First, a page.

In “What About Lessig?” Joshua Allen does a few logical backflips. Dave Winer manages to extract a useful nugget of wisdom from the peice, but what strikes me so odd is that Joshua is mixing Lessig views on open source with his views on copyrights with his views on the End-to-End’ness of the Internet which I am under the impression he keeps seperate. I haven’t read his views of (open) source code access, and I have to agree with putting an upper bound on copyrights. (life of author plus X where X < 10? whatever), but I was in agreement with Lessig during his talk at microsoft about the end to end issues (which is the arguements Lessig was making in the article Joshua torn apart). I remeber asking lessig what he thought about the idea of some protocols being available in a RAND fassion. He didn’t knee jerk say that it was bad, but reminded me that sometimes the reasonable part of RAND could be very expensive, so it depends on that. This is not the Lessig Joshua paints at the end of his rant about “the Collective”.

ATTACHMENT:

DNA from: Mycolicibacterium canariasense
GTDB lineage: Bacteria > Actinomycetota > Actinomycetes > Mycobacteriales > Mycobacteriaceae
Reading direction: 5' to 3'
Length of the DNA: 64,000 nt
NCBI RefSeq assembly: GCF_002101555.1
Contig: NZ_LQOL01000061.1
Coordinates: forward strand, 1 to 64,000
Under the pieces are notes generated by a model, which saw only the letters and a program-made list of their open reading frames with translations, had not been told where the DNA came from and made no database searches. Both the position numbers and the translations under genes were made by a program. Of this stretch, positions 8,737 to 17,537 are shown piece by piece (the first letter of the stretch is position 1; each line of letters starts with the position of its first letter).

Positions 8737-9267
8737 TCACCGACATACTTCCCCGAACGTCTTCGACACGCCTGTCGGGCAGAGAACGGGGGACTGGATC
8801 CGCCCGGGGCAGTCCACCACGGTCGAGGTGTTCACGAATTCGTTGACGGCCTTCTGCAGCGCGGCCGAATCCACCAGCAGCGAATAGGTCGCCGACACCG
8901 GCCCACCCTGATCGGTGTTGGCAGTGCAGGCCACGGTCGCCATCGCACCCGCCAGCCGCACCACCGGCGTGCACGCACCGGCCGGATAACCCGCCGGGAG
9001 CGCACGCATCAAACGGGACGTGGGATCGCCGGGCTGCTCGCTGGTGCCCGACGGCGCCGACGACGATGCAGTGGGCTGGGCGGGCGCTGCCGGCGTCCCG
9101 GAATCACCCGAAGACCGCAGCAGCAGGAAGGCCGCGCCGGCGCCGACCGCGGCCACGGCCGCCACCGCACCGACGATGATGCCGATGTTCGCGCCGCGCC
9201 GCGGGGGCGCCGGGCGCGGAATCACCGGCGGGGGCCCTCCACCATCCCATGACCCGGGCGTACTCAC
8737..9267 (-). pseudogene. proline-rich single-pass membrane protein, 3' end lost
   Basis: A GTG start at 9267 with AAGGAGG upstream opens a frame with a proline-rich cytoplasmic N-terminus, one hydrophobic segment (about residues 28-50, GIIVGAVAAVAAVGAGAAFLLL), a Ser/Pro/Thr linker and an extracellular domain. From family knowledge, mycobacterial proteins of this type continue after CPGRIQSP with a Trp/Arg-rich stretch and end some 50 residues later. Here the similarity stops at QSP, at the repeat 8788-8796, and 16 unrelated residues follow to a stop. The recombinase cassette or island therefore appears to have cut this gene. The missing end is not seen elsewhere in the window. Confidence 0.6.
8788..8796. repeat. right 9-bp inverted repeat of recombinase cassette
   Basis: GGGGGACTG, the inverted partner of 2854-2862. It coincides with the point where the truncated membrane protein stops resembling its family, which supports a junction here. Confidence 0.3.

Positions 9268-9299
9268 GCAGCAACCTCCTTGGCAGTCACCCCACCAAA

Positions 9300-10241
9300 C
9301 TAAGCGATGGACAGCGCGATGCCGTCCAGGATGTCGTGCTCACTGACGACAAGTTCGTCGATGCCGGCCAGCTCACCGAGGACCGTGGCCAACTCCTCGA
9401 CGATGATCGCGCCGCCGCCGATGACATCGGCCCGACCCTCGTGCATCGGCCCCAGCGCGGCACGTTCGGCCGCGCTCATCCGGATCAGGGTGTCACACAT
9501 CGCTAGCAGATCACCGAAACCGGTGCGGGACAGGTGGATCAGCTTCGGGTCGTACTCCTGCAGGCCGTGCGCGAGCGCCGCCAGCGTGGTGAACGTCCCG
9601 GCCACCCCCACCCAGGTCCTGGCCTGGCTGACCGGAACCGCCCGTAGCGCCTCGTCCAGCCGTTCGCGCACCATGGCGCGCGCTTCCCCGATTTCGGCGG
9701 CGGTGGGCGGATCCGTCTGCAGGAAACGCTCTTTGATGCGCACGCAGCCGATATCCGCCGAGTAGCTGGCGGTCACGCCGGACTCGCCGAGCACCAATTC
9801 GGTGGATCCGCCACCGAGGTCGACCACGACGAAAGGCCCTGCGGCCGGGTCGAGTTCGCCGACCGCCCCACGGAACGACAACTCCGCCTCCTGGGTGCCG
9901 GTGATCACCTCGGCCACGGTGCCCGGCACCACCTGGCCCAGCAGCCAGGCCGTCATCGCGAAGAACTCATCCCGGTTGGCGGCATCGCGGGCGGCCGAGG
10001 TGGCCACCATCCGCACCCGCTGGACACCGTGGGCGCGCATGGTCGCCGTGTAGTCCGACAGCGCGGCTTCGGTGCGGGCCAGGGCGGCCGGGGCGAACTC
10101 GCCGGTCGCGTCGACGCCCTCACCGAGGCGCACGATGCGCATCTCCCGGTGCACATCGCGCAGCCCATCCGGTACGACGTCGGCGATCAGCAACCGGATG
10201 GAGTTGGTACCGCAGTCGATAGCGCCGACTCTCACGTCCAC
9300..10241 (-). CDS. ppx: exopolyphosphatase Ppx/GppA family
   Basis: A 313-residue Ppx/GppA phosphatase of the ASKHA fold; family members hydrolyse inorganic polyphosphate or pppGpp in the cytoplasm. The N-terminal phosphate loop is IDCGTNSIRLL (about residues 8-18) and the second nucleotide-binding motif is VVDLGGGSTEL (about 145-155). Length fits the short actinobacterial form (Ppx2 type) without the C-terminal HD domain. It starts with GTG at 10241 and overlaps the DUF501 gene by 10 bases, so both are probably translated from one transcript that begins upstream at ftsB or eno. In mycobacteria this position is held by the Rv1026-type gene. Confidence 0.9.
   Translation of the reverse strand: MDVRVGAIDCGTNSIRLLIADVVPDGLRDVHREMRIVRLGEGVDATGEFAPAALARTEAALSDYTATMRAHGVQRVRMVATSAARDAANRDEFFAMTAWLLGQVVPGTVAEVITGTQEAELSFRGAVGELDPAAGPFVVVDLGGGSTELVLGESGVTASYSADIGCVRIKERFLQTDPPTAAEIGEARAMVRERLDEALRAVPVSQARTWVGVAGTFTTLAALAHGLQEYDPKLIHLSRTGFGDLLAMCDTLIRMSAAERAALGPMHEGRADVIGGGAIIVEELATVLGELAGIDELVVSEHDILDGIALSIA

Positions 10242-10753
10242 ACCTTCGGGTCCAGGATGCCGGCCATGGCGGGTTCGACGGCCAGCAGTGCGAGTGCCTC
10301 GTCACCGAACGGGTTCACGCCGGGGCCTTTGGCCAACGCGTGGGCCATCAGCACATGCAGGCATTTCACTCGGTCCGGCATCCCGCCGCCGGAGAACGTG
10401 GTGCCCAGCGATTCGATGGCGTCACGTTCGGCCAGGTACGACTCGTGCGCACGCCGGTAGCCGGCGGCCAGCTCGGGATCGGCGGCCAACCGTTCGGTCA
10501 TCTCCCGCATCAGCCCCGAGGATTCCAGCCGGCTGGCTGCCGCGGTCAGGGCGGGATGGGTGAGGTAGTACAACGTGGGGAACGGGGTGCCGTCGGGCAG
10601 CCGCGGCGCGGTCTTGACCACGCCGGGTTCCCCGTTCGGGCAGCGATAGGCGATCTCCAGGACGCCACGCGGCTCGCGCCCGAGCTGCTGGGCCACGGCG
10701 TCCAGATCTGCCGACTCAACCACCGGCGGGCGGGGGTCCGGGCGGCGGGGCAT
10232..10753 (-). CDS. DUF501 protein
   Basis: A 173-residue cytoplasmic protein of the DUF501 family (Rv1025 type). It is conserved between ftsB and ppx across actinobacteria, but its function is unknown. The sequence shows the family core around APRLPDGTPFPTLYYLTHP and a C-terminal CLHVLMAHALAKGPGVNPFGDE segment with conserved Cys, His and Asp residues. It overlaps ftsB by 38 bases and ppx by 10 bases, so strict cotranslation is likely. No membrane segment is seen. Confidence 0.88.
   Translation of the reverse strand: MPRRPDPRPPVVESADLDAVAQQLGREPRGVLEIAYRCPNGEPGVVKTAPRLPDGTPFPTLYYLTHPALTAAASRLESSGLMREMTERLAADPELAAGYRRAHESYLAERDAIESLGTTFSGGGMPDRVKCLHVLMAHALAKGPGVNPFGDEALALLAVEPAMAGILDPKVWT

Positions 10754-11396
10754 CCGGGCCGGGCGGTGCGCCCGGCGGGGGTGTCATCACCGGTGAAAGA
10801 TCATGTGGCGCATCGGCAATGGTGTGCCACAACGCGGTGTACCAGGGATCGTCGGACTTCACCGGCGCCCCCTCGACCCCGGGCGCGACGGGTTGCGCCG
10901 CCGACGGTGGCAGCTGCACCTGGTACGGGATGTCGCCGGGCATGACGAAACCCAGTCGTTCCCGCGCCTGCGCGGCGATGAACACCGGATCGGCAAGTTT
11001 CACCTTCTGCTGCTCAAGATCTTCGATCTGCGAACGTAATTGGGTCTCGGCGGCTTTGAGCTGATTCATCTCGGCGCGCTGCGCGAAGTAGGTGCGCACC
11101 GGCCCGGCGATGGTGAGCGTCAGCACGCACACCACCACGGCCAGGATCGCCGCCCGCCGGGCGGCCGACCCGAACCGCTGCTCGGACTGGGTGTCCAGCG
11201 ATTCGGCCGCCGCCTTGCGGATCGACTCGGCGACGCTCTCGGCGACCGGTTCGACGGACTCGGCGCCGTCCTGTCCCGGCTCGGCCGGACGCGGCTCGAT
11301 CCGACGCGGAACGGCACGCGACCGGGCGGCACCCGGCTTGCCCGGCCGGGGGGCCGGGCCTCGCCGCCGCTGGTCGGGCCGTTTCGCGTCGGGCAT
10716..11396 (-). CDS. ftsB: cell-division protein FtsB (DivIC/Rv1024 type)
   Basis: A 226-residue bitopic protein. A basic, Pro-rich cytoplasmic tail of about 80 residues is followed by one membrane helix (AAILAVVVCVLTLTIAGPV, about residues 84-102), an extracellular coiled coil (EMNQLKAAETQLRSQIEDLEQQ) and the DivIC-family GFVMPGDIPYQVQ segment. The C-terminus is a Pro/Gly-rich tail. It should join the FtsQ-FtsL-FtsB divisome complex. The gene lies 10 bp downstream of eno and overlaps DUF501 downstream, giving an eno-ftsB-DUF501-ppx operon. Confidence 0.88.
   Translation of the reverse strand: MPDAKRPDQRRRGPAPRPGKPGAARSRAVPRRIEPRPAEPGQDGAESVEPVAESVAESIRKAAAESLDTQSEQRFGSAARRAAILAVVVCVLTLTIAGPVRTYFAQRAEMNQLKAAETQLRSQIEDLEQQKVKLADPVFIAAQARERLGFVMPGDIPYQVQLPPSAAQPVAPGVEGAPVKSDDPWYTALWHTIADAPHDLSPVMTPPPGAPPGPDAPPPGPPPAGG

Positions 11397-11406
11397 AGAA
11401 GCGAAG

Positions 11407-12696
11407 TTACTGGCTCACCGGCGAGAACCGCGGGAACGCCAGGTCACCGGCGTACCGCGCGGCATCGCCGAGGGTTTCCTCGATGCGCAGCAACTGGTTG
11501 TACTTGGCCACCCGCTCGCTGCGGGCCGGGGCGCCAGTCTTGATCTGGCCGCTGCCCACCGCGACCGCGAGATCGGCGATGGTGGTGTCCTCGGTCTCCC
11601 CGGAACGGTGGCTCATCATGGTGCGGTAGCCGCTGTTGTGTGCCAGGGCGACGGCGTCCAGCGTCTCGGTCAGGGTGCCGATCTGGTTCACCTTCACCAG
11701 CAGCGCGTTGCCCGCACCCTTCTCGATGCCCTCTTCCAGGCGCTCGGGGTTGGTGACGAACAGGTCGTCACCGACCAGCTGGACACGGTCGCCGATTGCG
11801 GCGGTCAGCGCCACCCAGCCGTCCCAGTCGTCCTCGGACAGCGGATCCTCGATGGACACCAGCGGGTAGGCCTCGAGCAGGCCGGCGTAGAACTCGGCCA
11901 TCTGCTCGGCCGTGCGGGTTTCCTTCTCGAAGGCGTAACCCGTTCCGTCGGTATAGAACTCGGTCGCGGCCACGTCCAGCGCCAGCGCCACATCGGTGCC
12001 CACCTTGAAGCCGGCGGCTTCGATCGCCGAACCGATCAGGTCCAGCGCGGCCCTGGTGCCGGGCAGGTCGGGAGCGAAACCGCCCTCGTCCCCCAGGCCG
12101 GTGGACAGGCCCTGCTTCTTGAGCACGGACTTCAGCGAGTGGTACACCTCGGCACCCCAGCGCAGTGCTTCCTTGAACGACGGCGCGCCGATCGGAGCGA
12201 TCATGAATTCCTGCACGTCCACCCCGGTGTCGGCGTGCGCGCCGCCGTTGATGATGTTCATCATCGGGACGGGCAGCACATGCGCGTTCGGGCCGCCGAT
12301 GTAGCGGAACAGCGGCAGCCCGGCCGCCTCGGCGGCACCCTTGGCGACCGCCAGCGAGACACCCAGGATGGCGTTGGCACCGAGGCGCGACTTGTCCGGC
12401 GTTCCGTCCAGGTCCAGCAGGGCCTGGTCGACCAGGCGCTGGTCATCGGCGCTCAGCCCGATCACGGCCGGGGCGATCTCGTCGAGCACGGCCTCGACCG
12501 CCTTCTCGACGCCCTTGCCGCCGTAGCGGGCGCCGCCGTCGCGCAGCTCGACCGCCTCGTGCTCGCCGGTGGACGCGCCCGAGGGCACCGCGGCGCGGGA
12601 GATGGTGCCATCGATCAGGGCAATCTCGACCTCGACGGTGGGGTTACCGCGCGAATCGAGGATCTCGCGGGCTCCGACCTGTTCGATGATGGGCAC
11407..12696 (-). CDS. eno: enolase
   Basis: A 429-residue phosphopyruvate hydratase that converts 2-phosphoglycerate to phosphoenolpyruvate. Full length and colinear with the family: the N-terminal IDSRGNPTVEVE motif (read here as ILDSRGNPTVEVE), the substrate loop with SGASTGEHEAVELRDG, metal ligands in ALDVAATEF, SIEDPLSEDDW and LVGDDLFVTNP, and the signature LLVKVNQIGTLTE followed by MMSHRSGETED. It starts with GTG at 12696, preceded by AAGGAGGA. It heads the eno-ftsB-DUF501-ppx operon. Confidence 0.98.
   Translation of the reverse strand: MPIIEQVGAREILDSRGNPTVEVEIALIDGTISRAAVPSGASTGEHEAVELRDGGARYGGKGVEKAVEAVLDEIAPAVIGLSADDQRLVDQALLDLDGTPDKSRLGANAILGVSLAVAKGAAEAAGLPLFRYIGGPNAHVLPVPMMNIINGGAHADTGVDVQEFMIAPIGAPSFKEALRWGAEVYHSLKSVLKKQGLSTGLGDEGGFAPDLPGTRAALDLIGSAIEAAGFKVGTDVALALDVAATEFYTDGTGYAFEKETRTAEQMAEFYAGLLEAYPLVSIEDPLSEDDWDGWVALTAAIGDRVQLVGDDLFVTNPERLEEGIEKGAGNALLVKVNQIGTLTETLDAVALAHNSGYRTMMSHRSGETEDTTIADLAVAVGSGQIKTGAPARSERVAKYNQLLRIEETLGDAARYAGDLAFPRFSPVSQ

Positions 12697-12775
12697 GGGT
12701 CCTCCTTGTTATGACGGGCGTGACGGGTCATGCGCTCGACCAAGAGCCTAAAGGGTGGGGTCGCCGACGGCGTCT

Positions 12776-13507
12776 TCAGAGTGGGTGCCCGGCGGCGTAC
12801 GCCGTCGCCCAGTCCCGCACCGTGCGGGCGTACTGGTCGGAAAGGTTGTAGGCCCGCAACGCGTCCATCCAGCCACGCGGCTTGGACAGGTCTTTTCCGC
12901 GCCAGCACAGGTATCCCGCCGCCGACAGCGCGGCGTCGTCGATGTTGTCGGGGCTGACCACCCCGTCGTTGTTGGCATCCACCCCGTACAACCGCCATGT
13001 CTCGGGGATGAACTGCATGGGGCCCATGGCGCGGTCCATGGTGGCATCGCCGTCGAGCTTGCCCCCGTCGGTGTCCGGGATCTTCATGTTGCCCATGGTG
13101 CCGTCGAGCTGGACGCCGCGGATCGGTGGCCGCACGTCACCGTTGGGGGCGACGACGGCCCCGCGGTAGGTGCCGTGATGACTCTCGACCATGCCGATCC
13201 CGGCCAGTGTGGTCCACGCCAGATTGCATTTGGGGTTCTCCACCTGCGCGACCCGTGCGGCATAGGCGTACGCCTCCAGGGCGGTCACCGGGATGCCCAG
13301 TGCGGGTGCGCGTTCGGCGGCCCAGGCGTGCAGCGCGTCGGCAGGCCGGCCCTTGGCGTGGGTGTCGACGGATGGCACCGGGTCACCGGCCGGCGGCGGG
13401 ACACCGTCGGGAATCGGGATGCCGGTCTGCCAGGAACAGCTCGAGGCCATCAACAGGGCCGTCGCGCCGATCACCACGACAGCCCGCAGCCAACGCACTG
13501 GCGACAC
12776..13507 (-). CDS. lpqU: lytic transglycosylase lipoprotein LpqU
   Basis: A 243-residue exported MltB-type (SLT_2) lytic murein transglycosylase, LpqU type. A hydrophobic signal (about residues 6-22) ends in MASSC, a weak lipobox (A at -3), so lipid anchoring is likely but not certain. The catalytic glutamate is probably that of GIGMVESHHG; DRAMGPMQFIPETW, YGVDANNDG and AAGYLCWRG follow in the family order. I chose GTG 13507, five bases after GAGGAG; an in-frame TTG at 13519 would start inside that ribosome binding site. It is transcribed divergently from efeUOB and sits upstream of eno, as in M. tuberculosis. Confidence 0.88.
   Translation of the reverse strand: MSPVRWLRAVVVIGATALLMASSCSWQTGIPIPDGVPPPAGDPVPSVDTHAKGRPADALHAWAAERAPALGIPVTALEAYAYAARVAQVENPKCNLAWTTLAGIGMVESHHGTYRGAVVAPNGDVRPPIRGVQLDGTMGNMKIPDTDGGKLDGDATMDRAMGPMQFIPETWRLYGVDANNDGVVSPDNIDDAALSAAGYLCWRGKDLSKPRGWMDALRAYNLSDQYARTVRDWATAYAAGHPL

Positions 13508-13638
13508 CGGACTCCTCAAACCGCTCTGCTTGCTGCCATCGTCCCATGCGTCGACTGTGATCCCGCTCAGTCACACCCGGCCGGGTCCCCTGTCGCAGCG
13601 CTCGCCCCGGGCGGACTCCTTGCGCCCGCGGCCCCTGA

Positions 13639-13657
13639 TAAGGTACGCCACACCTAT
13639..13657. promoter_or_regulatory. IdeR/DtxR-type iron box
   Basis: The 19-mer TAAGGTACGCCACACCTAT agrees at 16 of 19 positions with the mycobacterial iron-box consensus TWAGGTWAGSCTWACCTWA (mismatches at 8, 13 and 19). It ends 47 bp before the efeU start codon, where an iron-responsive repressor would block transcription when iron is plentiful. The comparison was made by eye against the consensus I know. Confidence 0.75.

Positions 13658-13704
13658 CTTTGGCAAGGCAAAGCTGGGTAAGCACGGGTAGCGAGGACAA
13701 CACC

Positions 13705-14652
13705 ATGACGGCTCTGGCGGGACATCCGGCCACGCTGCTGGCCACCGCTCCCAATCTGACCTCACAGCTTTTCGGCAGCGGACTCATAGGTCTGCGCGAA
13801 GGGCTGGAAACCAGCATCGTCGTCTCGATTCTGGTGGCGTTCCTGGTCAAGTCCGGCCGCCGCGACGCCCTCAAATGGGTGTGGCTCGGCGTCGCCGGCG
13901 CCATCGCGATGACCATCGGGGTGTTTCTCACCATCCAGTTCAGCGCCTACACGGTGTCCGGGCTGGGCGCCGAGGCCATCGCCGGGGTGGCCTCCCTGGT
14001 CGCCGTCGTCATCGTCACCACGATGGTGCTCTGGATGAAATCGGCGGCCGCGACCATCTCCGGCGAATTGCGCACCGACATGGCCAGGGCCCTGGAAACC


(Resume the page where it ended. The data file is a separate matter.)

Ordinary people, extraordinary evil. What kind of person can attack, mutilate and kill a total stranger or even a neighbor? A scholar talks about the dark potential in all of us.
“It’s easier for me to sleep at night if I think that perpetrators of genocide and mass killing are lunatics or insane or only found in cultures like Germany. I don’t blame people for jumping to those explanations. But for me it begins with the issue of numbers. We know that 6 million Jews died in the Holocaust, but very seldom do we step back and ask the question: How many people does it take to kill 6 million people? We know that 800,000 Rwandans died in 100 days, but again, how many people does it take to kill 800,000 people?” [Salon.com]
Ray Ozzie does a good job explaining the motivations for something like Palladium. Something to remeber about palladium (from what I understand) is that it’s first deployment will be corperate PCs to keep internal data, internal. The success of such a technology is not wrapped around hollywood and consumer PCs, but rather it’s success of keeping a group of people’s data secure inside the group.